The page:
We are expecting our second baby in June! Our first is sweet Sylvia and I emailed you about why we chose to keep her name a secret until she was born in 2010. Loooong before Sylvia was born, my husband and I had settled on a girl name and a boy name that we both adored and loved and swore to always stand behind. No one has ever complained about Sylvia's name, especially since we kept it a secret. But with our boy name, I am much less confident, and alas - I'm stuck in this ancient and sacred promise I made to my husband.
He loves the name Willoughby.
We discussed this name after a few short months of dating and from the moment he mentioned it, I fell madly in love with it, too! It sounds British and sophisticated when I picture a grown up man, yet soft and cute for a cuddly baby boy. We agreed that he could have Willoughby for the first boy if I could have Sylvia for the first girl and that was all fine and good until I got pregnant and...now I'm afraid! I know my family will think it's weird. I'm not against anyone calling him Will if they really have to, but I think Willoughby goes so well with Sylvia and I hate how "Sylvia and Will" sound together. I'll be referring to my kids as "Sylvia and Willoughby - cutest siblings ever." I also know my family will think it's too long (our last name is four syllables, very Italian, ends in "iotto"). I know they'll say it's a terrible name and I'm afraid everyone will hate it!
Should that matter? I still love it - I can't find any other name I like more than this one. My husband would be devastated if I even mentioned another name to him, but this case of cold feet has me worried to pieces! Talk me down, Swistle. Tell me this name is perfectly okay!
Willoughby is definitely in a different league, surprise-wise. It's not even in the Social Security database for boys in 2010 (which means it could have been given to 0, 1, 2, 3, or 4 boys, but not as many as 5) (it was given to 6 girls), whereas Sylvia was #555.
I'm picturing it on grown men I know (my husband, my brother, my dad, my friends) and it is a little startle every time---in a way that another modern not-their-name such as Wilson is not. If I picture it on a cute little toddler or an elementary school child, it seems adorable.
The girl name Willow is an issue here: it gives a misleading clue. Ditto for girl names such as Shelby and Abby and Ruby and Libby and Gabby. On the other side of the scale is the common boy nickname Will and the -by ending boy names Colby and Bobby and Toby.
Length doesn't seem like it should be a concern, if they didn't object to Sylvia: both names have three syllables.
Whether everyone else's opinion should matter or not---well, it depends. On one hand, no, right? Parents get to name their own children. And it's classic for the grandparent generation to grouse about the names currently being used for babies: "Too weird! Why can't people use NORMAL names like the names WE used for OUR babies (which OUR parents thought were too weird)?" And of course there will always be some people who dislike the names we choose, no matter WHAT names those are. And it's also classic for people to come around to the names once they get used to it on the beloved baby.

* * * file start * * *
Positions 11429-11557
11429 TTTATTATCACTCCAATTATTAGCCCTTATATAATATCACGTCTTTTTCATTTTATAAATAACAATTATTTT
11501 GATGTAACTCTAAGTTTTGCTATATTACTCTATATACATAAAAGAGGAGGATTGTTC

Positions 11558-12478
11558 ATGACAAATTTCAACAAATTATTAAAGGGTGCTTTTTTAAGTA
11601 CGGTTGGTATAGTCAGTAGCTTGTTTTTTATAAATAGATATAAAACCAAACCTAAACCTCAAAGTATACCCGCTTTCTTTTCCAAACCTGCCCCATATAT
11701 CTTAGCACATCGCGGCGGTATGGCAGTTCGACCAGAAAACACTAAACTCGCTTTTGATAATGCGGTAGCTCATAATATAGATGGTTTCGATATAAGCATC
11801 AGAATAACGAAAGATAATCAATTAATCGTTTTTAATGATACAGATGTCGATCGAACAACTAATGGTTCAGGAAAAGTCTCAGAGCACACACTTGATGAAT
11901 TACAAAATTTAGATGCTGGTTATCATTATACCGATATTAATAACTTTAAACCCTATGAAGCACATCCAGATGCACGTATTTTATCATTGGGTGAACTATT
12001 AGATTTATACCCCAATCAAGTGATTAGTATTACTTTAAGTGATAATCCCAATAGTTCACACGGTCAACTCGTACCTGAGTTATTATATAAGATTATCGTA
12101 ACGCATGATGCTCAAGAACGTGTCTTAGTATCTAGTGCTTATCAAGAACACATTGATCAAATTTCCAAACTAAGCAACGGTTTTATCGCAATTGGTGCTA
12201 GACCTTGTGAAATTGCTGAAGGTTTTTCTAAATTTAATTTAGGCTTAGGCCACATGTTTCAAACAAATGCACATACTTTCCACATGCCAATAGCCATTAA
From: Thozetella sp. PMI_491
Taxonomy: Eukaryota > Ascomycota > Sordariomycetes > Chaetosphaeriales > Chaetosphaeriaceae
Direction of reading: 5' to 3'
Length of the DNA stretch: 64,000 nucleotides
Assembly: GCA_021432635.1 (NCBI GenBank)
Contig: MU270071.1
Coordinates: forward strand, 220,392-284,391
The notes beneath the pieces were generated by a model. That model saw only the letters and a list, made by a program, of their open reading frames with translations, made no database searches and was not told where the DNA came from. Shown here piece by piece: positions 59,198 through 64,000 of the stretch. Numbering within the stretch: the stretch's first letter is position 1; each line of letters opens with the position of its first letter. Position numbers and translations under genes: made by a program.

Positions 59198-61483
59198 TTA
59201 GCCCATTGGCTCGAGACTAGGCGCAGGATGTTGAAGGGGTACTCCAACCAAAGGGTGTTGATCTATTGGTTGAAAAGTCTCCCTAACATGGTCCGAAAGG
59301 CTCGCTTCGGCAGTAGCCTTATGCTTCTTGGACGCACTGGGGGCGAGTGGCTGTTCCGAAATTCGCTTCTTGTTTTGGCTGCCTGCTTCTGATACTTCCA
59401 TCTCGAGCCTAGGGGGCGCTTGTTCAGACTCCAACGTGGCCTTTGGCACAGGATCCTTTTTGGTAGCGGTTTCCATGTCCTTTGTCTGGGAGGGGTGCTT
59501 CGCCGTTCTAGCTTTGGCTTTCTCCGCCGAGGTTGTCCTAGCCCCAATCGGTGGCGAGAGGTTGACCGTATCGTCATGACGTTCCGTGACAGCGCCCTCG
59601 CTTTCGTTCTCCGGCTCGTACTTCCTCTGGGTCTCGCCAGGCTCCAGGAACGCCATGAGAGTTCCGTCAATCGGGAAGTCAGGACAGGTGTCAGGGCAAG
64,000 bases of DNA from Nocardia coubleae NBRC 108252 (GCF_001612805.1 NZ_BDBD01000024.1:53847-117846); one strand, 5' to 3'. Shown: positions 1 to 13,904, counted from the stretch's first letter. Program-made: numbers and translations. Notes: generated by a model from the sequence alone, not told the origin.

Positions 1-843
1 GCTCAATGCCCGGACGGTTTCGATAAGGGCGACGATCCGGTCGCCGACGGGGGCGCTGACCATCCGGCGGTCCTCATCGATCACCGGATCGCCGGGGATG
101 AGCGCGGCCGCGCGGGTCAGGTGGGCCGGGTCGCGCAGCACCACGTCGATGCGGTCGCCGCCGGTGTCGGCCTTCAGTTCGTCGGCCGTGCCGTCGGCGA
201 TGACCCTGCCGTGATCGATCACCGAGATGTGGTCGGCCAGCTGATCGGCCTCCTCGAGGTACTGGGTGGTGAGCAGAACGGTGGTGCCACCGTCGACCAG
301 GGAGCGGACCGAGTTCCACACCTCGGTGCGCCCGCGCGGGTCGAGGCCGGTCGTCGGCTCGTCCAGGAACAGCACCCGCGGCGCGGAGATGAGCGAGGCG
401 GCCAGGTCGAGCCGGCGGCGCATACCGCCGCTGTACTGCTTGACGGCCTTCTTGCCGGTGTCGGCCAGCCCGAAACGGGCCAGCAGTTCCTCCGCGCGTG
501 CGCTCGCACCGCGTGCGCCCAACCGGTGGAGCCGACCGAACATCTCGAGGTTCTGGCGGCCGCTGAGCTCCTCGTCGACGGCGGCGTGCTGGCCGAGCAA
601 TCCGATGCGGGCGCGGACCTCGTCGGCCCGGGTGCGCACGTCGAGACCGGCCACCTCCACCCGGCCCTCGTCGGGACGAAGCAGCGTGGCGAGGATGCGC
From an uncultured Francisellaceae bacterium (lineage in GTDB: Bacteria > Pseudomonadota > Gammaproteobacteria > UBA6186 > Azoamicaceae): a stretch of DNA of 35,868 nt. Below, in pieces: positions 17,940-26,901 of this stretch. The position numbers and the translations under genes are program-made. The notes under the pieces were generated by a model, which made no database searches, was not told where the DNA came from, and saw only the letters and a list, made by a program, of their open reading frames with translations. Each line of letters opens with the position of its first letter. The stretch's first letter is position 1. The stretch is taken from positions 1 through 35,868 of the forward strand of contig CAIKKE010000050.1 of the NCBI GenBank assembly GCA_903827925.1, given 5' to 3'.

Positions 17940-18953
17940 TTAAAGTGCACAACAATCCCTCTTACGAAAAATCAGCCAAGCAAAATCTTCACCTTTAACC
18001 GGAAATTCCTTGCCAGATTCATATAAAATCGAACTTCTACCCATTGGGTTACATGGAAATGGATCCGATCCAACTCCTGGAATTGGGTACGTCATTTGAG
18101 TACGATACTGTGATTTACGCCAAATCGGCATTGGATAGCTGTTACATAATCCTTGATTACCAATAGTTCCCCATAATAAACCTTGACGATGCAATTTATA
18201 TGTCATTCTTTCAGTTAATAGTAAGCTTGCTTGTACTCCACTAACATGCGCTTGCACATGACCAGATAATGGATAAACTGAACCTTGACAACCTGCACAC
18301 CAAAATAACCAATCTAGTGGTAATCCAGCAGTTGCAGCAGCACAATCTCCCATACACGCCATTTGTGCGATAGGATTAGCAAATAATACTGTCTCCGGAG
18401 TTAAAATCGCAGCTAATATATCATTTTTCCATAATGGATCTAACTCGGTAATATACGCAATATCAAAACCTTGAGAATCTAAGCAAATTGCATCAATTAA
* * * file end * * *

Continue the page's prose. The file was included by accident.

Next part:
On the other hand, this is why naming is such a huge responsibility: our children have to live in this society with the names we give them, and it's a hard row to hoe to live with a name everybody hates. And within our families and friend circles, of course we WANT people to respond favorably to the name, rather than cringing every time they say it.
So it's a matter of balance: weighing what we think society/family/friends will think of the name with what WE think of the name. This is one reason I like The Baby Name Wizard's test so much: she suggests considering whether you would like to be a child born now and given that name. I also like the test of looking around at grown-ups and imagining them with the name. And of course there's the careers test: imagine the name on a manager, a waiter, a coach, a lawyer, a teacher, a carpenter.
If a name fails too many tests, I think the middle name slot is an excellent place for it: there is still the happiness of using it, but without the downsides.
Promises to use a particular name shouldn't be made, or honored. Too much changes between the time the promise is made and the appearance of the actual baby. If you decide you're not comfortable using Willoughby (and I could be wrong about your feelings: I'm basing it on "alas" and "stuck," but the more important words could be "madly in love" and "afraid" and "cold feet"), it will be disappointing to your husband, but it's not something you have to feel contractually obligated to follow through on. My main advice for back-to-the-drawing-board situations is that the task is not to find a name the two of you like better than the name Willoughby, but rather to find your favorite from the names that remain. And also that both parents are responsible for finding the new options: this is not a matter of one parent needing to convince the other to dethrone a favorite.
Let's have a poll over to the right to see what everyone else thinks of the name Willoughby. [Poll closed; see results below.]
Poll results for the question "What do you think of the name Willoughby?" (519 votes total):
I love it! I'd want to use it! - 39 votes (8%)
I like it! I'd consider it! - 58 votes (11%)
I like it for someone else's baby - 161 votes (31%)
No particular opinion either way - 21 votes (4%)
Slight dislike - 136 votes (26%)
Strong dislike - 104 votes (20%)